Public support needed to tackle racial and other biases in AI for health care
Members of the public are being asked to help remove biases based on race and other disadvantaged groups in artificial intelligence algorithms for health care.
Health researchers are calling for support to address how "minoritized" groups, who are actively disadvantaged by social constructs, would not see future benefits from the use of AI in health care. The team, led by the University of Birmingham and University Hospitals Birmingham write in Nature Medicine today on the launch of a consultation on a set of standards that they hope will reduce biases that are known to exist in AI algorithms.
There is growing evidence that some AI algorithms work less well for certain groups of people—particularly those in minoritized racial/ethnic groups. Some of this is caused by biases in the datasets used to develop AI algorithms. This means patients from Black and minoritized ethnic groups may receive inaccurate predictions, leading to misdiagnosis and the wrong treatments.
STANDING Together is an international collaboration which will develop best-practice standards for health care datasets used in Artificial Intelligence, ensuring they are diverse, inclusive, and don't leave underrepresented or minoritized groups behind.
Dr. Xiaoxuan Liu from the Institute of Inflammation and Ageing at the University of Birmingham and co-lead of the STANDING Together project says that "by getting the data foundation right, STANDING Together ensures that 'no-one is left behind' as we seek to unlock the benefits of data driven technologies like AI. We have opened our Delphi study to the public so we can maximize our reach to communities and individuals. This will help us ensure the recommendations made by STANDING Together truly represent what matters to our diverse community."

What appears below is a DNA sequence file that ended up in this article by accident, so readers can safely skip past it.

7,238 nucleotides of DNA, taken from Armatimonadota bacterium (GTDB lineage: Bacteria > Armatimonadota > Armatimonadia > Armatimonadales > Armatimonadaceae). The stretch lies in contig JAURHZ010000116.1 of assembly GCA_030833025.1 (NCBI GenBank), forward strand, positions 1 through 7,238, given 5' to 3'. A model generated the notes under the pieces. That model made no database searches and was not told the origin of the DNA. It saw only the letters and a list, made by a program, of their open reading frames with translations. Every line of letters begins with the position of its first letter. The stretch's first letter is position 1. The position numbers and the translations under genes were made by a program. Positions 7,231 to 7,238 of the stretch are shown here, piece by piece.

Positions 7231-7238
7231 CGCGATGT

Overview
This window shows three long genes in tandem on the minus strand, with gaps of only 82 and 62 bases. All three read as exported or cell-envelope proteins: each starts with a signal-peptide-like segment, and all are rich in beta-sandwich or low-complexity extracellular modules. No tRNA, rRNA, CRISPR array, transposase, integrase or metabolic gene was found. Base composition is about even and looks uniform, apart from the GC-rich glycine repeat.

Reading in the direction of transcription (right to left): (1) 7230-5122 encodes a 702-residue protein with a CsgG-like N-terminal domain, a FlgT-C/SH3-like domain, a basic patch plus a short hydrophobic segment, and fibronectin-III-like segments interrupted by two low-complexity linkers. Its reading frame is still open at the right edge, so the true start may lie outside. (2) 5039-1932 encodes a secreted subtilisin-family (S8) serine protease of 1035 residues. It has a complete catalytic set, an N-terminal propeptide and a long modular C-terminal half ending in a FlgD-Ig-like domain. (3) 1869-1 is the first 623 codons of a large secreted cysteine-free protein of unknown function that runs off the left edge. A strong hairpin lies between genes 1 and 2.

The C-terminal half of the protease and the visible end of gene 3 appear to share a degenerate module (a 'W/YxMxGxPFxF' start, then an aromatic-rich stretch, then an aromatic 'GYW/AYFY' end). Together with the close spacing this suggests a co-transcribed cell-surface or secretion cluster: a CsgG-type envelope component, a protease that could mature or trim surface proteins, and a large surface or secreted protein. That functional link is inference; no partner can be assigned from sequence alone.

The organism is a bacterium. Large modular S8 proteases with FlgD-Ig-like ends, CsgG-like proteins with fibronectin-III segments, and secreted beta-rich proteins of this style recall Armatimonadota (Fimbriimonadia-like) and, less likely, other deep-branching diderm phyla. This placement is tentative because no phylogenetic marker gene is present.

Professor Alastair Denniston, Consultant Ophthalmologist at University Hospitals Birmingham and Professor in the Institute of Inflammation and Ageing at the University of Birmingham is co-lead of the project. Professor Denniston says that "as a doctor in the NHS, I welcome the arrival of AI technologies that can help us improve the health care we offer—diagnosis that is faster and more accurate, treatment that is increasingly personalized, and health interfaces that give greater control to the patient. But we also need to ensure that these technologies are inclusive. We need to make sure that they work effectively and safely for everybody who needs them."
Jacqui Gath, patient partner on the STANDING Together project says that "this is one of the most rewarding projects I have worked on, because it incorporates not only my great interest in the use of accurate validated data and interest in good documentation to assist discovery, but also the pressing need to involve minority and underserved groups in research that benefits them. In the latter group of course, are women."